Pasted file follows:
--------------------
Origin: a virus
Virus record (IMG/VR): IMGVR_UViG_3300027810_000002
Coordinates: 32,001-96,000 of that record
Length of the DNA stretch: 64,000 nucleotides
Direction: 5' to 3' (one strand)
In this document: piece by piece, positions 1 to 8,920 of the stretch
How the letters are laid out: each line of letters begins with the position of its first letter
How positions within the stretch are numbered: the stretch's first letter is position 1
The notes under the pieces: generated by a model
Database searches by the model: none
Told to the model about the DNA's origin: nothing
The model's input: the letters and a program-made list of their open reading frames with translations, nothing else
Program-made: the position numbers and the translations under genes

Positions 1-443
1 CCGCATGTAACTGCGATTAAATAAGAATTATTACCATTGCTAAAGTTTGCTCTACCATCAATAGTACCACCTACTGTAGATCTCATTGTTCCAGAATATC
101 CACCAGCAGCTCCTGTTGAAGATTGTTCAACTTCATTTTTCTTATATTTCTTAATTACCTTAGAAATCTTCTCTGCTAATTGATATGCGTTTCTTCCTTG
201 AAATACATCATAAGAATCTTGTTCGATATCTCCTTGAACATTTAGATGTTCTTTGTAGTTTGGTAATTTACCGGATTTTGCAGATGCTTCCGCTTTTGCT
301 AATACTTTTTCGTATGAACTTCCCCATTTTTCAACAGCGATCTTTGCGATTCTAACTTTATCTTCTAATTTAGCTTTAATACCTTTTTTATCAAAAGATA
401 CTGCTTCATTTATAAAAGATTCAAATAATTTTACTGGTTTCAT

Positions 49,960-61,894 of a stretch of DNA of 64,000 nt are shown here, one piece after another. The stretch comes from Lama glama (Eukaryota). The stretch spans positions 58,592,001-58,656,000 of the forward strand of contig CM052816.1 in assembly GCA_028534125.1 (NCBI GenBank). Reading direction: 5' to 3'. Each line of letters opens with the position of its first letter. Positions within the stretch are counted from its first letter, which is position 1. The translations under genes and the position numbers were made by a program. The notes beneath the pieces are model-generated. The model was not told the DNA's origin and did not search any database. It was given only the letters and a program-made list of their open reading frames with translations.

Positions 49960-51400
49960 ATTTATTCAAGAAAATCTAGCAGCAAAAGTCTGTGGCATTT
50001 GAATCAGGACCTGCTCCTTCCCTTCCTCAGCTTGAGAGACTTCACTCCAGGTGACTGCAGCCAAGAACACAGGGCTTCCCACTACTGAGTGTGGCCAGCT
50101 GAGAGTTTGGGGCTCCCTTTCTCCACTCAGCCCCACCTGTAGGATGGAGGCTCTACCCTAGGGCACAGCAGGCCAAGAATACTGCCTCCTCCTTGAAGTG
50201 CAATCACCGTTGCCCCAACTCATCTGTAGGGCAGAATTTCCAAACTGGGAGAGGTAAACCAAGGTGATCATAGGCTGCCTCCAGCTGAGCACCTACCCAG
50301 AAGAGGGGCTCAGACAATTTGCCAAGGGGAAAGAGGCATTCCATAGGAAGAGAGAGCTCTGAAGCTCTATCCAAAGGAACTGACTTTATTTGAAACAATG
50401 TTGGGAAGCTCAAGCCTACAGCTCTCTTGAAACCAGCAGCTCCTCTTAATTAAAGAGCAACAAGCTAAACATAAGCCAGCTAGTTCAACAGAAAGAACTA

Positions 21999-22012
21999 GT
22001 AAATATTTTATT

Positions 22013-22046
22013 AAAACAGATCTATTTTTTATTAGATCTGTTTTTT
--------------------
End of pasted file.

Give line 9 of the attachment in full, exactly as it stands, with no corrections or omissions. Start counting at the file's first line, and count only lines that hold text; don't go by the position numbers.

The notes under the pieces: generated by a model